Love tomatoes? Get ready for your best harvest yet, thanks to these easy-grows-it tips.
Homegrown tomatoes deliver flavor and then some. Raising your own crop of sun-ripened 'maters is one of summer’s official best rewards. All it takes to grow outstanding tomatoes is attention to detail. Cover the basics, and you’ll be savoring a delicious harvest.
Take time to select tomatoes that suit your growing conditions. Also, select tomatoes that work for how you intend to use them. One of the many benefits of our local garden center is we only stock plants that are proven to do well in our area.
You can find varieties for slicing, sauce making or salads. Lastly, choose varieties that deliver the flavor you crave. For instance, tomatoes exist that offer low acid, higher lycopene content, smoky overtones or intense sweetness.
The best tomatoes come from plants with a strong root system. Give your plants a head-start on healthy roots by planting seedlings deep in the soil. Start by removing the lowest leaves on your seedling and burying the lower stem. Tomato stems produce roots easily. Any portion of the stem you bury will sprout roots that help nourish and support the fruit-laden plant.
An unspoken badge of honor always goes to the gardener with the earliest tomato. You can start seedlings indoors using a Grow Light, a perfect balance of the nutrient plants need in a “light bulb” form!
Keep tomato vines off the ground to protect ripening fruit from pests and diseases. Hoisting vines with cages or stakes also make it much easier to pick fruit. With tomatoes, disease is one of the top problems you’ll likely encounter. Staking and supporting vines increases airflow around leaves, which can help reduce disease outbreaks. Be sure to choose a tomato support that suits the mature size of the plant.
Tomato plants need consistent watering to yield the most healthy and flavorful fruit. When plants don’t get enough water, the result can be deformed or small tomatoes, and blossom end rot can develop (where the bottom of the tomato turns black). Because of how susceptible tomato plants are to fungus diseases, it’s best to water plants at ground level, using drip irrigation, soaker hoses or creative solutions like a tomato halo. This device holds three quarts of water, delivering it directly to the root zone of the plant, which encourages deep rooting.
It’s important to cover soil beneath tomatoes with a mulch of some kind, such as straw, grass clippings, compost or shredded leaves. Many tomato diseases spend part of their time living in soil. When rain hits the soil, particles splash up and can land on lower tomato leaves, leading to a disease outbreak. Covering soil is one way to help control tomato diseases. Mulch also helps the soil stay moist, which helps ensure a hefty tomato crop. One more great reason to mulch - it suppresses weeds.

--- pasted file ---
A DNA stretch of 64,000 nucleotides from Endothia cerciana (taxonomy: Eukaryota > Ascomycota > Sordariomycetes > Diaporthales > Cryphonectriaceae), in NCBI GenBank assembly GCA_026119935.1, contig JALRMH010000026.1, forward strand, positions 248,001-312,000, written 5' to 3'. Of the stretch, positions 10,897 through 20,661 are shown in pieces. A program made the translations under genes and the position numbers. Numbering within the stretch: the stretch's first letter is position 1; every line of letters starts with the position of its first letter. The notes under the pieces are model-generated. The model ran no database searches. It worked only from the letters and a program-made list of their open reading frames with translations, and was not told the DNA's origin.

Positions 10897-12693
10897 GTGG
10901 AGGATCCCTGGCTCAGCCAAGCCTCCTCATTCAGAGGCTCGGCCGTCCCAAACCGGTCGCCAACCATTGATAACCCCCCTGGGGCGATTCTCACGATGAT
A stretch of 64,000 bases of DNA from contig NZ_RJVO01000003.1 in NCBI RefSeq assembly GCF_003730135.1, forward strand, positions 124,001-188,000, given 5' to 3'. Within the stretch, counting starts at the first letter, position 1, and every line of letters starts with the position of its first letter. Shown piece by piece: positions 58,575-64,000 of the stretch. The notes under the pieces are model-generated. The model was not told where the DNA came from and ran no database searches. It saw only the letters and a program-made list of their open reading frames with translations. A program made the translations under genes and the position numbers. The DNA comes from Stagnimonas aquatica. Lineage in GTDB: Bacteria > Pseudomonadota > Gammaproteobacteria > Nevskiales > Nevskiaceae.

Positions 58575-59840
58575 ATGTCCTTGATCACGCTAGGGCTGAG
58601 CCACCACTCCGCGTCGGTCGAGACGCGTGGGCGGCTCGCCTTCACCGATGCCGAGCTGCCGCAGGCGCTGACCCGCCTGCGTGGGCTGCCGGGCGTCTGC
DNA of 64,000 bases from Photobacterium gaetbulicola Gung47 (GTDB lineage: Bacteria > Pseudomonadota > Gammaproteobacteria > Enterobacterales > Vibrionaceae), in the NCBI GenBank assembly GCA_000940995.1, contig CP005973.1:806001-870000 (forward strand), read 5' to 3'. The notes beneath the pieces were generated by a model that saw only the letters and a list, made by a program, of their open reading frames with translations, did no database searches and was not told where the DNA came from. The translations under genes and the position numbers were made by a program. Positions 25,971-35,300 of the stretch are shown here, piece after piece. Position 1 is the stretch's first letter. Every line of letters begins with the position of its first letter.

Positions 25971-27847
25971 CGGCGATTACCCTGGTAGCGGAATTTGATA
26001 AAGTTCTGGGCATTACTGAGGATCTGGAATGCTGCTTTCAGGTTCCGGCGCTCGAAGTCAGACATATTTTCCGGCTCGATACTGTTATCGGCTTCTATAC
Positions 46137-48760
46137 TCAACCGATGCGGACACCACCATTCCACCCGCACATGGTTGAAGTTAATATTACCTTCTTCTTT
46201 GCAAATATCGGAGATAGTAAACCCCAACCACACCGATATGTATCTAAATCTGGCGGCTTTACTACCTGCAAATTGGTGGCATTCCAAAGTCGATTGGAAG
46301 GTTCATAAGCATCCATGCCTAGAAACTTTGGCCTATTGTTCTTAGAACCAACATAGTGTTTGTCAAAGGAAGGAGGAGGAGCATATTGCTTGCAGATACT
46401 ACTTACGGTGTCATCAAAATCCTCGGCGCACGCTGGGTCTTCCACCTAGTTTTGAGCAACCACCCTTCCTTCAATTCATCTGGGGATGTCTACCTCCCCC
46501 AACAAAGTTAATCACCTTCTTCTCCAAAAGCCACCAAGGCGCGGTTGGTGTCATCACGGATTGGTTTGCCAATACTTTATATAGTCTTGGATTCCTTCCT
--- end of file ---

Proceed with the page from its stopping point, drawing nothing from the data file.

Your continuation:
Remove lower leaves on tomato plants to help reduce disease outbreaks. Wait until first tomatoes form, and remove leaves below the first fruit cluster. This helps prevent disease spores (living in soil) from splashing onto lower leaves during rainstorms. Combining a thick mulch with lower leaf pruning are two simple steps that bring big results toward improving your tomato harvest.
It’s not unusual to visit your tomato patch and discover fruits with all kinds of . Heavy rain can cause tomatoes to crack as roots absorb so much water that it literally makes the tomatoes split their skins. This is a big problem with cherry tomatoes especially but it happens with all types. You might also discover tomatoes that critters have been nibbling. Squirrels, birds, deer, even turtles will chomp at ripening tomatoes, seeking moisture. Slugs, earwigs and stink bugs also attack tomatoes and break the skin. Anytime you have a tomato that’s damaged, the best tactic is to remove it from the garden. Bury it in your compost pile, toss it into a far part of your yard, carry it indoors to drop down the disposal — do whatever works for you. But definitely get rid of it. Problem fruits roll out the welcome mat to other pests (fruit flies, wildlife) and diseases. If possible, bury the problem tomatoes to try and contain any pest outbreaks.
Try to visit your tomato plants at least every two days to keep tabs on ripening fruit and also inspect for pests. The tomato hornworm is one pest that can literally obliterate plants overnight. These caterpillars munch their way up and down a plant, making leaves disappear like a magician. They can be tough to spot. The easiest sign to watch for is frass (caterpillar poop), which resembles black peppercorns. If you see those, look beneath leaves for a hornworm, which usually hides during the day and feeds at night. Slugs also climb tomato plants to feast on fruits, and stinkbugs can wreak havoc too. With most of these pests, the best defense is to use gloved hands to knock the culprits into soapy water.
As with any plant, we offer the right product solutions for their health care! We have many organic options for you to battle the bugs (and diseases) so you can get back to growing your juicy tomatoes!